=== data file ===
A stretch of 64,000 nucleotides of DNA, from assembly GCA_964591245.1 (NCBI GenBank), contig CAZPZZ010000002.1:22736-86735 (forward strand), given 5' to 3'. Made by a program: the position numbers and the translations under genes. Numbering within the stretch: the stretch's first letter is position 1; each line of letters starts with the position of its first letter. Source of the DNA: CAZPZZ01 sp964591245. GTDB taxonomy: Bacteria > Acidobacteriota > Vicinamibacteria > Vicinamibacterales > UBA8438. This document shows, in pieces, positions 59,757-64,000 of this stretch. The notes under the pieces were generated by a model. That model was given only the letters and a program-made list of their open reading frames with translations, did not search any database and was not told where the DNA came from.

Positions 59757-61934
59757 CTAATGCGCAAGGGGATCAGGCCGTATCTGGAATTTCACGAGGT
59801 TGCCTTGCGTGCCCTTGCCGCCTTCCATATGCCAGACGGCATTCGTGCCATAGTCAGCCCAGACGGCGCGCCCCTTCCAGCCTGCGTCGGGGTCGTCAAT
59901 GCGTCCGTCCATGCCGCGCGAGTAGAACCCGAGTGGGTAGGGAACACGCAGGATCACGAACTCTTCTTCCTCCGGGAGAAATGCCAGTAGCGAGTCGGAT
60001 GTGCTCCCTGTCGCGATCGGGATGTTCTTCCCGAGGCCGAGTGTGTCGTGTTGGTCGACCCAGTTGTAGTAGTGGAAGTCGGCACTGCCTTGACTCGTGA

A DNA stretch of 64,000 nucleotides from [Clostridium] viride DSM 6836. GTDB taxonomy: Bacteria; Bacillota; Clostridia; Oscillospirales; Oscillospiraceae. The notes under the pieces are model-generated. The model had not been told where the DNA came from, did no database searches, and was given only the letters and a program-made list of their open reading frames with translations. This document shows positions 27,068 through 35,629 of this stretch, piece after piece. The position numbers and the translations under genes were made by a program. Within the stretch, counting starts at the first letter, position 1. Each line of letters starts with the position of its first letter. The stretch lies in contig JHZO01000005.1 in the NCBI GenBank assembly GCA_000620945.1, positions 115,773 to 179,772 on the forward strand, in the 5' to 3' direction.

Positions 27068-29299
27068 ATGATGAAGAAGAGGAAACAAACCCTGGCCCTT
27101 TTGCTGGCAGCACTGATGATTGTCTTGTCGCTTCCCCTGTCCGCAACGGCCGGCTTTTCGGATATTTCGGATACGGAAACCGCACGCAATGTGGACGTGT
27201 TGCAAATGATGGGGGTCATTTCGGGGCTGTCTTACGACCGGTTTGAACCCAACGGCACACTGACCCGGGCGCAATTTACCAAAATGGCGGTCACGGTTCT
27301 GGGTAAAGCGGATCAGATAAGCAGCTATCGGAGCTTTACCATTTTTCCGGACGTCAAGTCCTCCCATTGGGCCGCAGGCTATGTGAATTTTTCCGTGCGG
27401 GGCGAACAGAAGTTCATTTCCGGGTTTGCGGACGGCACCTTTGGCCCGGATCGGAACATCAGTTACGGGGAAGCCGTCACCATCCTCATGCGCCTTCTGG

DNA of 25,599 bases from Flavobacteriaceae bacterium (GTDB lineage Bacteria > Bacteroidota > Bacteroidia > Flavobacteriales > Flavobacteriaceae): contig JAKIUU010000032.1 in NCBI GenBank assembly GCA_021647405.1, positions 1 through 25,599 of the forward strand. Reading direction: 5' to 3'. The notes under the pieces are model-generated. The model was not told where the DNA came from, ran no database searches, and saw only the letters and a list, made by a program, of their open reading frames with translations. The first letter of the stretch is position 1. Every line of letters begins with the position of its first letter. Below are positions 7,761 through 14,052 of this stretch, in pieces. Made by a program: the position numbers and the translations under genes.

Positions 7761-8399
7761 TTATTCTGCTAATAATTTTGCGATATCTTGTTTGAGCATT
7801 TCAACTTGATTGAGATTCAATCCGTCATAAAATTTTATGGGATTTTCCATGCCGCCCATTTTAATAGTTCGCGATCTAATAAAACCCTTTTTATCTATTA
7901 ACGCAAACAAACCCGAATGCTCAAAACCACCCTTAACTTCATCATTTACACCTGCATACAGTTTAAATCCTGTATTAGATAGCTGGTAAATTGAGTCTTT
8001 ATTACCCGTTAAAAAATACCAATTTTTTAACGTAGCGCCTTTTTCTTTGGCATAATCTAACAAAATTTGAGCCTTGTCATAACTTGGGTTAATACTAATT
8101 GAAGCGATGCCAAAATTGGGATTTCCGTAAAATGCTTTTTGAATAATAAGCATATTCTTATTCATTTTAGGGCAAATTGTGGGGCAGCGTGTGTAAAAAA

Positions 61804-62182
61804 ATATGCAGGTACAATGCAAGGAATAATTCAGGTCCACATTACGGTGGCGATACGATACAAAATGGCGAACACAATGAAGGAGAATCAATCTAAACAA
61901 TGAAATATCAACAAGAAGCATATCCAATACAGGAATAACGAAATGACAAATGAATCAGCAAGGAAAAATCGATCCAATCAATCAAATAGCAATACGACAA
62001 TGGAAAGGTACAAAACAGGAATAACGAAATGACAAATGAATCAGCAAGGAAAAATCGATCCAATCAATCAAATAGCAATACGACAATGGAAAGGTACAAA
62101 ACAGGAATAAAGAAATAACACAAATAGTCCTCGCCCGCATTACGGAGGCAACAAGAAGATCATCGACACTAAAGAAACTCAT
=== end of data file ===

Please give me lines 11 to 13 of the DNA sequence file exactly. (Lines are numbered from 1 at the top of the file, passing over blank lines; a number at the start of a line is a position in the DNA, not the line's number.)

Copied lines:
27201 TGCAAATGATGGGGGTCATTTCGGGGCTGTCTTACGACCGGTTTGAACCCAACGGCACACTGACCCGGGCGCAATTTACCAAAATGGCGGTCACGGTTCT
27301 GGGTAAAGCGGATCAGATAAGCAGCTATCGGAGCTTTACCATTTTTCCGGACGTCAAGTCCTCCCATTGGGCCGCAGGCTATGTGAATTTTTCCGTGCGG
27401 GGCGAACAGAAGTTCATTTCCGGGTTTGCGGACGGCACCTTTGGCCCGGATCGGAACATCAGTTACGGGGAAGCCGTCACCATCCTCATGCGCCTTCTGG